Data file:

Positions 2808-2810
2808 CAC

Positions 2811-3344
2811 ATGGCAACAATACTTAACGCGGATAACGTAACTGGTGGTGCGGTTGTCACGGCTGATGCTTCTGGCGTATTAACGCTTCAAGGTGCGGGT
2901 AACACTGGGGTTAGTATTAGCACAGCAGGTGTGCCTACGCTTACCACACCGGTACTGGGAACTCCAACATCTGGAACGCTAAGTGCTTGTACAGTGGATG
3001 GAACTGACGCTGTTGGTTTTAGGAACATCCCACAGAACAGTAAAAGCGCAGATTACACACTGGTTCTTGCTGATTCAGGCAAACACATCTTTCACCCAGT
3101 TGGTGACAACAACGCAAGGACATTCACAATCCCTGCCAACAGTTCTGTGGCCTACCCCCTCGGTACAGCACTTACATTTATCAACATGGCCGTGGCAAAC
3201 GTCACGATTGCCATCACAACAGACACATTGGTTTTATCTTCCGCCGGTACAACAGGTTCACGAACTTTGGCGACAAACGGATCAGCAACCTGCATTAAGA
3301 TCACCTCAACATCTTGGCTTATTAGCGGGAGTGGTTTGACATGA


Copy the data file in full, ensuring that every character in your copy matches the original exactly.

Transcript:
Positions 2808-2810
2808 CAC

Positions 2811-3344
2811 ATGGCAACAATACTTAACGCGGATAACGTAACTGGTGGTGCGGTTGTCACGGCTGATGCTTCTGGCGTATTAACGCTTCAAGGTGCGGGT
2901 AACACTGGGGTTAGTATTAGCACAGCAGGTGTGCCTACGCTTACCACACCGGTACTGGGAACTCCAACATCTGGAACGCTAAGTGCTTGTACAGTGGATG
3001 GAACTGACGCTGTTGGTTTTAGGAACATCCCACAGAACAGTAAAAGCGCAGATTACACACTGGTTCTTGCTGATTCAGGCAAACACATCTTTCACCCAGT
3101 TGGTGACAACAACGCAAGGACATTCACAATCCCTGCCAACAGTTCTGTGGCCTACCCCCTCGGTACAGCACTTACATTTATCAACATGGCCGTGGCAAAC
3201 GTCACGATTGCCATCACAACAGACACATTGGTTTTATCTTCCGCCGGTACAACAGGTTCACGAACTTTGGCGACAAACGGATCAGCAACCTGCATTAAGA
3301 TCACCTCAACATCTTGGCTTATTAGCGGGAGTGGTTTGACATGA